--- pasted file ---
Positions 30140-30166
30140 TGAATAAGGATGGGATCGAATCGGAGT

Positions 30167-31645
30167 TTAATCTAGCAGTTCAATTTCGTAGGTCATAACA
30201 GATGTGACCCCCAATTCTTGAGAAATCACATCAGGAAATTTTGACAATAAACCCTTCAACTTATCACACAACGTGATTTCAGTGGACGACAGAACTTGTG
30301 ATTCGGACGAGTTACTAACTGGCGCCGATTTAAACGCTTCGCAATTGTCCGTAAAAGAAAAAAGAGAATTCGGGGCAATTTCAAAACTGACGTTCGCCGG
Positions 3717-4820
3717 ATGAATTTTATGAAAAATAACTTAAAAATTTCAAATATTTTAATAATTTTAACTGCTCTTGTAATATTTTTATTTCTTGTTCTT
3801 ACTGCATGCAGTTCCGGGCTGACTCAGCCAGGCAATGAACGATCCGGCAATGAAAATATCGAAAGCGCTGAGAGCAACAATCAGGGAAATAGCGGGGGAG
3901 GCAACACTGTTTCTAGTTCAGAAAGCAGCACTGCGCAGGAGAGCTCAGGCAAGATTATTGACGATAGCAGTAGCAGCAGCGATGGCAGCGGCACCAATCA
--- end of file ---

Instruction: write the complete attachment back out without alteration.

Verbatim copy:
Positions 30140-30166
30140 TGAATAAGGATGGGATCGAATCGGAGT

Positions 30167-31645
30167 TTAATCTAGCAGTTCAATTTCGTAGGTCATAACA
30201 GATGTGACCCCCAATTCTTGAGAAATCACATCAGGAAATTTTGACAATAAACCCTTCAACTTATCACACAACGTGATTTCAGTGGACGACAGAACTTGTG
30301 ATTCGGACGAGTTACTAACTGGCGCCGATTTAAACGCTTCGCAATTGTCCGTAAAAGAAAAAAGAGAATTCGGGGCAATTTCAAAACTGACGTTCGCCGG
Positions 3717-4820
3717 ATGAATTTTATGAAAAATAACTTAAAAATTTCAAATATTTTAATAATTTTAACTGCTCTTGTAATATTTTTATTTCTTGTTCTT
3801 ACTGCATGCAGTTCCGGGCTGACTCAGCCAGGCAATGAACGATCCGGCAATGAAAATATCGAAAGCGCTGAGAGCAACAATCAGGGAAATAGCGGGGGAG
3901 GCAACACTGTTTCTAGTTCAGAAAGCAGCACTGCGCAGGAGAGCTCAGGCAAGATTATTGACGATAGCAGTAGCAGCAGCGATGGCAGCGGCACCAATCA